Jim Kennoway was once an esteemed member of the ornithology department at the Museum of Natural History in New York, collecting and skinning birds as specimens. Slowing down from a hard-lived life and a recent leg amputation, Jim retreats to an island in Maine: to drink, smoke, and to be left alone. As a young man he worked for Naval Intelligence during World War II in the Solomon Islands. While spying on Japanese shipping from behind enemy lines, Jim befriended Tosca, a young islander who worked with him as a scout. Now, thirty years later, Tosca has sent his daughter Cadillac to stay with Jim in the weeks before she begins premedical studies at Yale. She arrives to Jim's consternation, yet she will capture his heart and the hearts of everyone she meets, irrevocably changing their lives.
Written in lush, lyrical prose - rich in island detail, redolent of Maine in summer and of the Pacific -The Bird Skinner is wise and wrenching, an unforgettable masterwork from an extraordinarily skillful novelist.
Fox Island, Penobscot Bay, Maine, July 1973
Jim wedges the chair into the kitchen doorway, forcing the screen door open, lights his third or fourth cigarette. The doctors told him not to. Cut down on the drink, right down, and cut out the smoking altogether. To hell with that. He lost the leg anyhow.
The nicotine leaves him edgy and overly alert. An irascibility that's hard to burn off, stuck as he is in a wheelchair. He could use a drink is the truth of it but he'll hold off for now. It's the least he can donot meet the girl half drunk.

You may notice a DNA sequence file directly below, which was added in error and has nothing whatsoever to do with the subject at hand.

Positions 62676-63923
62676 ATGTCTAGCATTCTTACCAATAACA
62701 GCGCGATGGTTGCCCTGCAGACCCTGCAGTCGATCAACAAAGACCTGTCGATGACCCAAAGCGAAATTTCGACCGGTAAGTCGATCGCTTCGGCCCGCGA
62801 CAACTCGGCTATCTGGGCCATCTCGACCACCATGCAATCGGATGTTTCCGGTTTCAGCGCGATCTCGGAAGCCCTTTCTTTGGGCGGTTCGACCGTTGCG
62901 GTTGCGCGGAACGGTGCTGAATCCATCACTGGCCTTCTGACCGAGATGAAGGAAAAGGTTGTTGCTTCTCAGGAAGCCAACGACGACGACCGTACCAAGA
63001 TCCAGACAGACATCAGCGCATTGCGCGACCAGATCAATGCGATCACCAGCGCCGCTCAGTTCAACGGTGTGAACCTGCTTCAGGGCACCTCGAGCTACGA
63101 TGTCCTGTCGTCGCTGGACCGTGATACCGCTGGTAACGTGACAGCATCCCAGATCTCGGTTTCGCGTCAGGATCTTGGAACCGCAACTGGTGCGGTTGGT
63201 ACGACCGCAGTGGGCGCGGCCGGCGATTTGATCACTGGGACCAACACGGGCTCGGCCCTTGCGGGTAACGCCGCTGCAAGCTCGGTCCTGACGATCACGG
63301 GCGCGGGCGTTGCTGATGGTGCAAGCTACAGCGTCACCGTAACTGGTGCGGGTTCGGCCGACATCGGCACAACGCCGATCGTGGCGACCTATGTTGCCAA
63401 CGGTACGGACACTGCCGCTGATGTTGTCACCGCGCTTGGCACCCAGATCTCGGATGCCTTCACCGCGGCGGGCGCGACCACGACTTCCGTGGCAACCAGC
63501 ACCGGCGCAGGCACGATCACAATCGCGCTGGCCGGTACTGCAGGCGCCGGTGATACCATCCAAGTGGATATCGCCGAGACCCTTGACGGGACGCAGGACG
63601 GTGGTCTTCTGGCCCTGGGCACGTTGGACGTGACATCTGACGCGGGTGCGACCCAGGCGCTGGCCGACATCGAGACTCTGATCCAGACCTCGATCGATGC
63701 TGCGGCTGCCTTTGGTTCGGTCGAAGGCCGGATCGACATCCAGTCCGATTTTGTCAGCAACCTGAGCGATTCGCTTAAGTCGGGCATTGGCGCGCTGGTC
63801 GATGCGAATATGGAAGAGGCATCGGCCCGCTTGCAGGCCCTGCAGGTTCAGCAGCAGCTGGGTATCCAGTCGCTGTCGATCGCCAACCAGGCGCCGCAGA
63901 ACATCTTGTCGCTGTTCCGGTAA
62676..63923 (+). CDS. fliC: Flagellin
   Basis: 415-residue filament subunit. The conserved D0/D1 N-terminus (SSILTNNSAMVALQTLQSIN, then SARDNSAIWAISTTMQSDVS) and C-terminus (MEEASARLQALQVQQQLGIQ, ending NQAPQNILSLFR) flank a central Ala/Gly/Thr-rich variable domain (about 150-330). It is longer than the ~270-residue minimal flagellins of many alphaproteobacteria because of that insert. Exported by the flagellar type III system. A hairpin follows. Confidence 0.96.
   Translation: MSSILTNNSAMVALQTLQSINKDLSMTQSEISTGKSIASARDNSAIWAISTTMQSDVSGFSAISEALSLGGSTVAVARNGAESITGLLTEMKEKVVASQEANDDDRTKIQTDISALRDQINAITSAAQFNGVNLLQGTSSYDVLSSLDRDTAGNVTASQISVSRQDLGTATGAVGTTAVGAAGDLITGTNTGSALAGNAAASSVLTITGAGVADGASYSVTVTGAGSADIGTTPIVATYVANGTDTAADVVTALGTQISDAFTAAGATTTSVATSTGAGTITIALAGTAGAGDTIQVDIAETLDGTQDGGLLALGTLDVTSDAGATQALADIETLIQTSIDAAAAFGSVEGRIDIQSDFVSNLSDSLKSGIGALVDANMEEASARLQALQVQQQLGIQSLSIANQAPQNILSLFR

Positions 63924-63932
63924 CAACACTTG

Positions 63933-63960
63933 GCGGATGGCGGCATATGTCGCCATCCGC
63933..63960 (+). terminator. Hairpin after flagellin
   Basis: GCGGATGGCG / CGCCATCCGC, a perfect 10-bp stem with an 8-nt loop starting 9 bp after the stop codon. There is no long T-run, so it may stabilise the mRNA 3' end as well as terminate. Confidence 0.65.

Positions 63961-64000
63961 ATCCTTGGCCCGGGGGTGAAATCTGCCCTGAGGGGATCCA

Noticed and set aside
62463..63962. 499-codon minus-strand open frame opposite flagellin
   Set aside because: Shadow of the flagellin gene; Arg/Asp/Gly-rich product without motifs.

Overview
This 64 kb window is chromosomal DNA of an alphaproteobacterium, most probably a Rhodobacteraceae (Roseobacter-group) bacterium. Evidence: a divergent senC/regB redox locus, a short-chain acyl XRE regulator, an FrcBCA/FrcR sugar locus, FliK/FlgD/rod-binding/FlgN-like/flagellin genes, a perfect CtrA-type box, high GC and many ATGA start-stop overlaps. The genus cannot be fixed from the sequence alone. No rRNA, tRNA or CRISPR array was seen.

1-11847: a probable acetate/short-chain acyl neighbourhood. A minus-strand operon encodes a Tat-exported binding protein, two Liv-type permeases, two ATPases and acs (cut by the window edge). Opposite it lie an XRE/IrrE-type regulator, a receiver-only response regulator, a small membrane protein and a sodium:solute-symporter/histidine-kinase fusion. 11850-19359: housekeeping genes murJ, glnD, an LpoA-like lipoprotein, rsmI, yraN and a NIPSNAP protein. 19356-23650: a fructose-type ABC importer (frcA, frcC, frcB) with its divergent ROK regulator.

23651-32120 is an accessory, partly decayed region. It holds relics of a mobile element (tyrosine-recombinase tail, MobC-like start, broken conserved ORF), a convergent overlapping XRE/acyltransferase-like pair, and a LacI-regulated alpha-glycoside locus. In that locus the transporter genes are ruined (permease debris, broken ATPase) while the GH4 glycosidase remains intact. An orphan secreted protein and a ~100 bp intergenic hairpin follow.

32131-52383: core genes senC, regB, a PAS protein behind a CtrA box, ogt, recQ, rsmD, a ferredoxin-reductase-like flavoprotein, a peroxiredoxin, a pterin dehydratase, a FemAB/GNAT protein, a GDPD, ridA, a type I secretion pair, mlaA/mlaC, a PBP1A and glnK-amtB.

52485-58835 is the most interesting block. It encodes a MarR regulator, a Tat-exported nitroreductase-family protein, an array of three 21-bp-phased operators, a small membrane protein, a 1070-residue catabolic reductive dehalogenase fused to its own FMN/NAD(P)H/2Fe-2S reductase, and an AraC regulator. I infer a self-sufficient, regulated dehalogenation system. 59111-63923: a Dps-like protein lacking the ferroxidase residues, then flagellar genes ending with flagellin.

Go easy. Go easy, he mutters aloud. Shutting his eyes, he wills himself to concentrate on birdcalls. A habit honed since he was a boy. A surefire way of keeping emotions at bay, or safely battened down, which is how he likes them. Gullsthe leitmotif of the island, laughing or crying, however you want to take it. The scolding of a blue jay. The sharp chirrup of a robin. Crowsdown by Stillman's place ...
Readers of The Bird Skinner may be left, as Jim says of his friendship with Tosca, "slightly dazed by how all the pieces fit together." But fit together they do, in a sophisticated narrative that blends seemingly irreconcilable times, places, and people into one lush and troubling whole.
(Reviewed by Rebecca Foster).
Full Review (1160 words).
The little-known Solomon Islands are a particularly unusual frame of reference for a work of contemporary fiction. By contrasting New England and Oceania, The Bird Skinner sheds light on a fairly obscure culture.
The Solomon Islands is an archipelago of about 900 islands located in Melanesia, a subregion of Oceania in the western Pacific. Most of the islands are mountainous due to volcanic activity, others are often tiny low lying sandy atolls. The closest land masses are Papua New Guinea and Australia to the west. It is believed that Papuans first settled on the Solomon Islands about 30,000 years ago. A new round of immigration from Southeast Asia in the 5th century BCE brought new languages as well as agricultural and boat-building...
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